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The nerds have their revenge and are conquering all

There it was, floating, as it were, on the booth’s table. Well away from sticky fingers, in all of its seven-and-a-half-foot long glory, was the USS Flagg, the G.I. Joe aircraft carrier.
Aircraft carrier
After 32 years of waiting, Brian Zinchuk finally found a G.I. Joe aircraft carrier

There it was, floating, as it were, on the booth’s table. Well away from sticky fingers, in all of its seven-and-a-half-foot long glory, was the USS Flagg, the G.I. Joe aircraft carrier.

I wrote about this enormous toy carrier in my first column of 2018, where I lamented that this is the 32nd anniversary of me not getting the G.I. Joe aircraft carrier for Christmas.

The heavens parted and a chorus sang from on high. Here it was, in the flesh, or plastic, as it were. And the guy who owned it actually owned two of them, spending about a grand on each.

This chance encounter with greatness was at the Saskatoon Entertainment Expo held September 15 to 16. It is one of a number of events that have popped up in most major centres in recent years, modelled on the granddaddy of them all, the San Diego Comic Con. Indeed, “Comic Con” is often used to reference these events, even if they’re not officially linked, in the same way most people refer to facial tissue as Kleenex.

This was my first time ever attending one of these. It won’t be the last.

Growing up as a Grade A nerd in more ways than one, I read lots of comic books. I played with (and kept most of) my G.I. Joes, Transformers, and Star Wars toys. My kid’s love for his iPad will never know the bounds of joy I felt creating other worlds with these plastic playthings.

Apparently, a lot of other people did the same. And now we’re grown up, have kids, and money. We’re reliving our respective childhoods and indoctrinating our own children in whatever cult following we were a part of.

I got to spend one day with each of two friends, wandering the aisles with eyes glazed over in wonderment. It was the first time for each one of us, and we said to ourselves, “Why didn’t this exist when we were younger?”

Back in the 80s we were in essentially a monoculture in many ways. Americans had three TV networks, Canada had two. If you didn’t like football or hockey or mainstream sitcoms, there was no place for you.

There were two comic book companies of note; Marvel and DC, and not much else. If you were into sci-fi, it was either Star Wars or Star Trek. Again, even nerd culture was something of a monoculture.

Now well into the 21st century, there is a 500 channel universe on TV and a billion channel universe on YouTube, Facebook, Instagram and the like. Any possible fantasy world your heart desires exists, and has a fandom. And they all get together at these expos/cons. Do you like some obscure Japanese anime from the 90s? Not only might you find a booth dedicated to it, but you might see a cosplayer walking by, dressed up as one of the characters.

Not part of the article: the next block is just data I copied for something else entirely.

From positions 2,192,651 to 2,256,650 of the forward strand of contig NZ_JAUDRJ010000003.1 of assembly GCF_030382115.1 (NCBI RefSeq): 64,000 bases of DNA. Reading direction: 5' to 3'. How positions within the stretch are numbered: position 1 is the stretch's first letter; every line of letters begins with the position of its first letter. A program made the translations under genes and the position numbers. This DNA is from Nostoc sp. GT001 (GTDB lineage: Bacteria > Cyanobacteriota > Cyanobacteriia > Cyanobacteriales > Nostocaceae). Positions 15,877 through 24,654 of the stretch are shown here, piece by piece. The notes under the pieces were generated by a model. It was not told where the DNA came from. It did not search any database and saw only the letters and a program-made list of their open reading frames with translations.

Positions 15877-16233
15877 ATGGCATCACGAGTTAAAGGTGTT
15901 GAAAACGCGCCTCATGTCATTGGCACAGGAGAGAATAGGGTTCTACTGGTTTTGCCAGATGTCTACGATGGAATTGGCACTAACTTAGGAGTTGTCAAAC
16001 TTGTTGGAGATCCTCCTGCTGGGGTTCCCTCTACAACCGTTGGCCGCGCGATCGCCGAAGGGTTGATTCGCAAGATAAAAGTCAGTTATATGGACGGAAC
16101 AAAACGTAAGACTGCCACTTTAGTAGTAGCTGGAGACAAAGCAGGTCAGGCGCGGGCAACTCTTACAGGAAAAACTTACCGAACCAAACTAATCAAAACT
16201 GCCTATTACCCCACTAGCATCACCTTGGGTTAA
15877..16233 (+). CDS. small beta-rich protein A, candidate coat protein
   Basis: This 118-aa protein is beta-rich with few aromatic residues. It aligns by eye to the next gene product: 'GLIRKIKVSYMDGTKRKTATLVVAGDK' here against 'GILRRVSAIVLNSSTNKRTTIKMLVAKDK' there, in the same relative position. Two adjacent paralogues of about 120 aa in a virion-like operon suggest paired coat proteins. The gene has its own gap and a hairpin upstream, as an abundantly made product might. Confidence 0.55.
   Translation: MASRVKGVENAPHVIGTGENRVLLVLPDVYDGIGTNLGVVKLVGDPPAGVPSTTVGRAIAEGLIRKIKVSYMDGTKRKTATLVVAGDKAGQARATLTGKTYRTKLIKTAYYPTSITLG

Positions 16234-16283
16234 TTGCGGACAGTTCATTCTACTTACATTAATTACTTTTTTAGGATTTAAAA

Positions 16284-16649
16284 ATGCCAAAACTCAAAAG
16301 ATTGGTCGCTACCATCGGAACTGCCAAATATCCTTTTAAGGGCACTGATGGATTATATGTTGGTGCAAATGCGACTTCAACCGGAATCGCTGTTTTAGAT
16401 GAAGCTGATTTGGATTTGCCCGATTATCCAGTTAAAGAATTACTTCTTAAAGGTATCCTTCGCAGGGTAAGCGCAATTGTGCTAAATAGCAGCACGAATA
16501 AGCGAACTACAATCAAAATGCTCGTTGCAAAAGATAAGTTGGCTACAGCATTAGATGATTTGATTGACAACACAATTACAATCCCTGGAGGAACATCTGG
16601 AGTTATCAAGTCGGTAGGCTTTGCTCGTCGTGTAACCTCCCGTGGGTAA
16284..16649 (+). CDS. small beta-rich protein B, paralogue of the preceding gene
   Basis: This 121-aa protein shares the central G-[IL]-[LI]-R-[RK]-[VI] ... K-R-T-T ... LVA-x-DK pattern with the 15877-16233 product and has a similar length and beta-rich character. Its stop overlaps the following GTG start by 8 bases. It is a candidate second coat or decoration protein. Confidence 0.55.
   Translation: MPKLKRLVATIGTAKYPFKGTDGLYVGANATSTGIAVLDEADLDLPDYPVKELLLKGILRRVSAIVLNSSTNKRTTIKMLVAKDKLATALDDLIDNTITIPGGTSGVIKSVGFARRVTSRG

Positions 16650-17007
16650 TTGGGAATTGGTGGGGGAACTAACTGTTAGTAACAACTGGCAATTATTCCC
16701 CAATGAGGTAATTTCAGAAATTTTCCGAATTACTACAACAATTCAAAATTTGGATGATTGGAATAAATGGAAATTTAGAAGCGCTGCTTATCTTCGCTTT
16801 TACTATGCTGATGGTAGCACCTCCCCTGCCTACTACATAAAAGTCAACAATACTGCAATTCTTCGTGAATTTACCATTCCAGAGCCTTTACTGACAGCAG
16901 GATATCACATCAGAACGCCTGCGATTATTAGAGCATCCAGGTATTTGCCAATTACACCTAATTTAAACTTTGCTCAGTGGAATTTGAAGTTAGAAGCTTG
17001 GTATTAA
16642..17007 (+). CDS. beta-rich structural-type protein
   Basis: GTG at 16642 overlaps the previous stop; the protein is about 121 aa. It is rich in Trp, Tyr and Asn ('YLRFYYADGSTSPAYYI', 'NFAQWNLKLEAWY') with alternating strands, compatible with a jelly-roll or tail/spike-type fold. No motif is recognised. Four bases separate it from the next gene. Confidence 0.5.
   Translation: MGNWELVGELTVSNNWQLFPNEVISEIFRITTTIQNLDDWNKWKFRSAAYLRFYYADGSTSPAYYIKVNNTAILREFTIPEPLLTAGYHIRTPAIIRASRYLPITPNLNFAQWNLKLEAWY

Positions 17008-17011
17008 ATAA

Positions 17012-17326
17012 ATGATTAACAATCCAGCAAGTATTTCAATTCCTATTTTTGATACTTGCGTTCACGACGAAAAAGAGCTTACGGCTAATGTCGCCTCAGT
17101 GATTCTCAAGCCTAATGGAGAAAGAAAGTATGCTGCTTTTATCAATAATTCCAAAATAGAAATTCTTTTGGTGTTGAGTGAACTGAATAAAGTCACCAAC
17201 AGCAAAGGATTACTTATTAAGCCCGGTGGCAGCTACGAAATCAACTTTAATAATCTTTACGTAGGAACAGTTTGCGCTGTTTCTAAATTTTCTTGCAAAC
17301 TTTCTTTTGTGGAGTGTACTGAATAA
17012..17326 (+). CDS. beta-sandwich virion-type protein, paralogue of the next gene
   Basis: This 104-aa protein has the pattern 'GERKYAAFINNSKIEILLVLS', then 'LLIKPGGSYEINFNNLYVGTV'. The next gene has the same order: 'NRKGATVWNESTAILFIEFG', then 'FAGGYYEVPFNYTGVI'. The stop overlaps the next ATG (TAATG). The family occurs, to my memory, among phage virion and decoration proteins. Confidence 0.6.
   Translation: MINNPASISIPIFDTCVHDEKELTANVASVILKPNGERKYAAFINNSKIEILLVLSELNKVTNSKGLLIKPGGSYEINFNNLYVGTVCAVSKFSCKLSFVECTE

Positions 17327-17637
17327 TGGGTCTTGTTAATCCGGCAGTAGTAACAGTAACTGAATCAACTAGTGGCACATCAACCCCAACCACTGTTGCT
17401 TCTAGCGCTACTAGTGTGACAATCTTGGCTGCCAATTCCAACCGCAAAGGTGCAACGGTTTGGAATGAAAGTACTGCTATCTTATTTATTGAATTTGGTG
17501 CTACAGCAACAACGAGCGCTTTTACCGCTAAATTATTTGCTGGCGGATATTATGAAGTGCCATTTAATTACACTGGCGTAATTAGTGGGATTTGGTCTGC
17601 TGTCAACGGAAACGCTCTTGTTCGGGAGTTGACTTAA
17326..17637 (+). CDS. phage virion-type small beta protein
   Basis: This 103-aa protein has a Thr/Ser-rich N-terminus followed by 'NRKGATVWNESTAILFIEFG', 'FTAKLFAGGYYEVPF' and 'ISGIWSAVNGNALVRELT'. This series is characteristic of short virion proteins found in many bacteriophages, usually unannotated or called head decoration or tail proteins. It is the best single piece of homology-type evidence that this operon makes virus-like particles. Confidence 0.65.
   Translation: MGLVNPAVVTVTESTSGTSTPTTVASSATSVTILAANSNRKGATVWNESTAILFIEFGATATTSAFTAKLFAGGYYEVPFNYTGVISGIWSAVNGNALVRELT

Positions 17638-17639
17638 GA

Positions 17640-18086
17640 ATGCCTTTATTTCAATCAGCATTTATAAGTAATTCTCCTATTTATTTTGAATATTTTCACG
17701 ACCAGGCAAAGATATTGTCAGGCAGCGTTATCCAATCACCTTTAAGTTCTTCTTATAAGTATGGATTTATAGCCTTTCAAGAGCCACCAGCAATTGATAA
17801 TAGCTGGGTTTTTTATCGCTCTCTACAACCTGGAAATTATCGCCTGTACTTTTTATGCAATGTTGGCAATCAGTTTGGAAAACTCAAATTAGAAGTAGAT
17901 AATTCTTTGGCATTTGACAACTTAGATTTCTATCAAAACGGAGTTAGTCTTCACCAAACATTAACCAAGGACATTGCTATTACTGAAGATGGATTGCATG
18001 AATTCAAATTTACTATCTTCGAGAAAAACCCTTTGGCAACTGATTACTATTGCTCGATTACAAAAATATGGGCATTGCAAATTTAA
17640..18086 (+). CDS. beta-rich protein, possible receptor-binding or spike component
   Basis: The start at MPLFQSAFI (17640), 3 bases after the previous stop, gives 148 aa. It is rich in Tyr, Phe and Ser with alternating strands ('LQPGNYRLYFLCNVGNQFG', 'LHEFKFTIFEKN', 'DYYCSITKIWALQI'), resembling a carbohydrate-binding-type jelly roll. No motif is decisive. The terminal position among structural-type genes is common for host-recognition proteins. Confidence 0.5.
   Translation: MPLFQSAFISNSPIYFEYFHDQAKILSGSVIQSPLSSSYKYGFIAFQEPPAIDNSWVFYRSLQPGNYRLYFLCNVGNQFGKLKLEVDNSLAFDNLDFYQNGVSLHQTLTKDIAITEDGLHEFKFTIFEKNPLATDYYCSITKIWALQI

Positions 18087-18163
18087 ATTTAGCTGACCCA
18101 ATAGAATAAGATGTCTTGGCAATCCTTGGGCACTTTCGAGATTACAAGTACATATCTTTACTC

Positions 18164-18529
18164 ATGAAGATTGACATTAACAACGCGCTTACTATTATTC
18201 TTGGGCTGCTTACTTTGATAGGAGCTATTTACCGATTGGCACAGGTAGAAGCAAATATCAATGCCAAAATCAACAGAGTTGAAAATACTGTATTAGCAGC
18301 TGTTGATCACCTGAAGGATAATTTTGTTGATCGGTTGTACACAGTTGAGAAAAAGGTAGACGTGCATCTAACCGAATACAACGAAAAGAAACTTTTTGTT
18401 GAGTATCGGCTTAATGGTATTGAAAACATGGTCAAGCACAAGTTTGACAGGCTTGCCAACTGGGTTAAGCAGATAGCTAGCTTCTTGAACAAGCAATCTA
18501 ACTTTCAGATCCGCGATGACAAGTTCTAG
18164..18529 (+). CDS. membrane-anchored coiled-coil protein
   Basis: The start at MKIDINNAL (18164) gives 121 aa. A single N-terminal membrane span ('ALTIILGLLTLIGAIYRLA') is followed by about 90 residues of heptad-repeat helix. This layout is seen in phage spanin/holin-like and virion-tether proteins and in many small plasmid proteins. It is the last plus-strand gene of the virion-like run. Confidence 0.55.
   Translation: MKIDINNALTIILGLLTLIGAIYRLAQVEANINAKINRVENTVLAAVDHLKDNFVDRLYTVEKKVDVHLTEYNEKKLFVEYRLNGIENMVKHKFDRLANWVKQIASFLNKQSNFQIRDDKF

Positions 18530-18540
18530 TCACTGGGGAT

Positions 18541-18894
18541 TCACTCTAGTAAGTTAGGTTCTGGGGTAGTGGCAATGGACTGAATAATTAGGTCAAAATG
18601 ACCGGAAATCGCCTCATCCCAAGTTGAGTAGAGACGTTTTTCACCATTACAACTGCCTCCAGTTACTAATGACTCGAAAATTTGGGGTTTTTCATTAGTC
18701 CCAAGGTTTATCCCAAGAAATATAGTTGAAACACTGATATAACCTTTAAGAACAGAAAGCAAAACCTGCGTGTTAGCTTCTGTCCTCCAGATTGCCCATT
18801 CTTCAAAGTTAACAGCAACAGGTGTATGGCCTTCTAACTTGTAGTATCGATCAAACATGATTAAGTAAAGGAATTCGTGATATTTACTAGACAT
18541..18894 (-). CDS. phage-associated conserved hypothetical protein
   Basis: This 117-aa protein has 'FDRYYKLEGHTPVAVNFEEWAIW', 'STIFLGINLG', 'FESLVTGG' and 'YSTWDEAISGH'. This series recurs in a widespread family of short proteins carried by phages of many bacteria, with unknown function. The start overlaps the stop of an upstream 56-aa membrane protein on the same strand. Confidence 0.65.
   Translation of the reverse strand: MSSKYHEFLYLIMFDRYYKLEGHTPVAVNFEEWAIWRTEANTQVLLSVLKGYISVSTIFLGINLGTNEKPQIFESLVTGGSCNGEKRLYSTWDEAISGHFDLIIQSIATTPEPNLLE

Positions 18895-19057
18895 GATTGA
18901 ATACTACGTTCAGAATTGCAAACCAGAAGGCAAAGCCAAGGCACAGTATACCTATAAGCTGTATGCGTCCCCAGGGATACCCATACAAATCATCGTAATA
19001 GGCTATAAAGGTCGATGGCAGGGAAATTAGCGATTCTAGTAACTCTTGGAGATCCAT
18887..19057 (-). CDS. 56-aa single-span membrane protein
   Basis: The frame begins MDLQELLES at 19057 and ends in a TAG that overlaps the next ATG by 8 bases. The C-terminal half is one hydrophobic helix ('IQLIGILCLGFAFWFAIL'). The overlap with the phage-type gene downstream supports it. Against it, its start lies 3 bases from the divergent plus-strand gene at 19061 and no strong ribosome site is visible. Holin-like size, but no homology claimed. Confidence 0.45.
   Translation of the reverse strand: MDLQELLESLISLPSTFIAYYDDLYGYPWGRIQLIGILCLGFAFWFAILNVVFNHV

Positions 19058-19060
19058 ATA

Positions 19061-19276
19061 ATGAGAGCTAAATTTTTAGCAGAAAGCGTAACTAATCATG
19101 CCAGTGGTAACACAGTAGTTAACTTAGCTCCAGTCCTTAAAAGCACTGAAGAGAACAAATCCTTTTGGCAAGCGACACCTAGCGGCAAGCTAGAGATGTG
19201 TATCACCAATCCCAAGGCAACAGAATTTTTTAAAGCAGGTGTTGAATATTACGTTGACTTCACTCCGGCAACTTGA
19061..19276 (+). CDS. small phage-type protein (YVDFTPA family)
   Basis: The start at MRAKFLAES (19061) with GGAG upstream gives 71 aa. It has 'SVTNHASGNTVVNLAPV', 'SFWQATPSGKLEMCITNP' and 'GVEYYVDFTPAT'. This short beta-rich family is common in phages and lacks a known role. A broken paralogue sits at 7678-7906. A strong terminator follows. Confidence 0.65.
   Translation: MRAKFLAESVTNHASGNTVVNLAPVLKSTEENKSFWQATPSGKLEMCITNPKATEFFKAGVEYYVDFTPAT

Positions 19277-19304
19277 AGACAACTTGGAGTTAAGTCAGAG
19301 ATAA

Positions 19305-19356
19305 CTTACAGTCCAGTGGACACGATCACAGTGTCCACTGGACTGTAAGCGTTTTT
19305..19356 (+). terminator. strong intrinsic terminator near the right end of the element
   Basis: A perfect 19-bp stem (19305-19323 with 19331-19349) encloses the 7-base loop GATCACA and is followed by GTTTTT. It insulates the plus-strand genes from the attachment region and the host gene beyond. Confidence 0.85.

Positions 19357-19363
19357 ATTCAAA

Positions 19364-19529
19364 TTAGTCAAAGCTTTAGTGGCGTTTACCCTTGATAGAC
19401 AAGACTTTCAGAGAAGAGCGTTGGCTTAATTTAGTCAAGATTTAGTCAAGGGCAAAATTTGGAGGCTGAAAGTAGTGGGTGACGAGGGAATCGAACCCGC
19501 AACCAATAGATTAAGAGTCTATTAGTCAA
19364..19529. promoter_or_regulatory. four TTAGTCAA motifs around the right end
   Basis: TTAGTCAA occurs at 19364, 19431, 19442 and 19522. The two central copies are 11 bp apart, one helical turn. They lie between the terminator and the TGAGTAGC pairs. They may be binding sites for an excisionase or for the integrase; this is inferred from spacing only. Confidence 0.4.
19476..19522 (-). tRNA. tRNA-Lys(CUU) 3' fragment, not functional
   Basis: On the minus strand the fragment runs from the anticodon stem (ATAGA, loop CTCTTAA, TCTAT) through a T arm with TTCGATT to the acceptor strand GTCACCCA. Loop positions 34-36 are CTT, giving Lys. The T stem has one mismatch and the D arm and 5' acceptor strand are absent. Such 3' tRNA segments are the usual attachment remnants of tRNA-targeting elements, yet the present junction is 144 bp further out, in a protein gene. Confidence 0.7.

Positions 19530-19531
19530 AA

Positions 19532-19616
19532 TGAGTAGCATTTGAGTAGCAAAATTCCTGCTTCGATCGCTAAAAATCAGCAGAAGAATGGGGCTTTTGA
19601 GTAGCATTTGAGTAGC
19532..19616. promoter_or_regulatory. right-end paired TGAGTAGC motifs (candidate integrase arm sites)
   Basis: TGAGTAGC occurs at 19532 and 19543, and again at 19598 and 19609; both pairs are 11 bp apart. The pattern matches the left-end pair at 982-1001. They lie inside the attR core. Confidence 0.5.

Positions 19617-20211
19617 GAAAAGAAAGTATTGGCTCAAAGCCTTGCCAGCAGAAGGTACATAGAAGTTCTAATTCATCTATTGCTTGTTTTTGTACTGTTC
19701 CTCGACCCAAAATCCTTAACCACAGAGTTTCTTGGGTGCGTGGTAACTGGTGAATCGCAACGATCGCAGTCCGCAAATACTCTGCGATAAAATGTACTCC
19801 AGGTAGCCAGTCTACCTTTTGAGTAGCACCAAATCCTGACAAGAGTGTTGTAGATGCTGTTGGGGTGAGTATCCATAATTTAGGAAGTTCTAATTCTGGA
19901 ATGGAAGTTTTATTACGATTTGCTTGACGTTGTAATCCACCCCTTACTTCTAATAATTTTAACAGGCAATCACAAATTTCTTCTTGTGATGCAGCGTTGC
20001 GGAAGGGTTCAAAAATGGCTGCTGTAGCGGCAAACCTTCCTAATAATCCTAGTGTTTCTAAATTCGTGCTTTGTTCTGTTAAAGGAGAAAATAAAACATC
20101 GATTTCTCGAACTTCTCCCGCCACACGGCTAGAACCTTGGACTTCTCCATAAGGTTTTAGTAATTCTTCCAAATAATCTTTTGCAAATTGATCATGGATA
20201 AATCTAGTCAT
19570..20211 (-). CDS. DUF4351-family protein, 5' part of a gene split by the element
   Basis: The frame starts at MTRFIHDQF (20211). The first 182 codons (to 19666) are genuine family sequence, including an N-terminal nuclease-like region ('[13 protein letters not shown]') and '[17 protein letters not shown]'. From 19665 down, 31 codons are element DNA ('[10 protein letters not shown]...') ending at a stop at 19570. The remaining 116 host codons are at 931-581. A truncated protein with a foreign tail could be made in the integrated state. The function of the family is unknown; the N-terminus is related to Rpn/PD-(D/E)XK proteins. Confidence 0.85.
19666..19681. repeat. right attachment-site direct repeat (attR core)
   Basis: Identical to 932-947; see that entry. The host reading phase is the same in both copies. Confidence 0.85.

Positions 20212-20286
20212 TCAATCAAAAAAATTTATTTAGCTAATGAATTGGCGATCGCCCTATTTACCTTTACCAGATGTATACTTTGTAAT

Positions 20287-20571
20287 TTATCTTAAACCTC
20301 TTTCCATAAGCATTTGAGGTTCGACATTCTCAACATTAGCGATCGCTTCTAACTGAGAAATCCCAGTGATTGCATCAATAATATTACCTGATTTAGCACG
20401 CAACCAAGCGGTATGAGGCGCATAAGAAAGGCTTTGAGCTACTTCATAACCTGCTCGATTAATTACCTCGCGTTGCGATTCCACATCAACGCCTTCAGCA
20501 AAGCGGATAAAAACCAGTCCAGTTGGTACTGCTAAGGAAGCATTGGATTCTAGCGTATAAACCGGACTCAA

And if you don’t know what cosplay is, you find out really quickly. These are people who make up their own, often amazing, costumes to look like their favourite character. One of the professional cosplayers (i.e. paid) was a dead ringer for Barbarella.

Most of the booths were dedicated to things I had no clue about, but the panels and autograph booths were huge for me.

For those who have no interest in an autograph, you can get a selfie with one of the celebrities present. I got one with Gates McFadden, Dr. Beverley Crusher, of Star Trek: The Next Generation, and Doug Jones, of the new Star Trek Discovery. Was the 30 to 60 second interaction worth the $25 to $30 each? For a true fanboy, there’s no question.

And for the actors, they can make pretty good coin over the course of a weekend. Their hour-long panel discussions were a hoot. Being the reporter I am, I of course asked a question of Jones.

When it comes to comics, the very best comic art of the 80s doesn’t hold a candle to the lowest level art you see today. They simply wouldn’t pass muster. Most of the artists I spoke to work in both analog and digital media, and sometimes blend the two. What they are producing today is beyond spectacular.

The rise of nerd culture, those who would rather geek out about orcs and space ships than quarterbacks, has truly come to the fore. The fusion of comic, computer games, YouTube, Facebook, movies, specialty television and so much more has meant the nerds are not only taking revenge, they are out to conquer their place in the zeitgeist.

And before you pick on a nerd, remember this riddle:

What do you call a nerd 20 years after high school?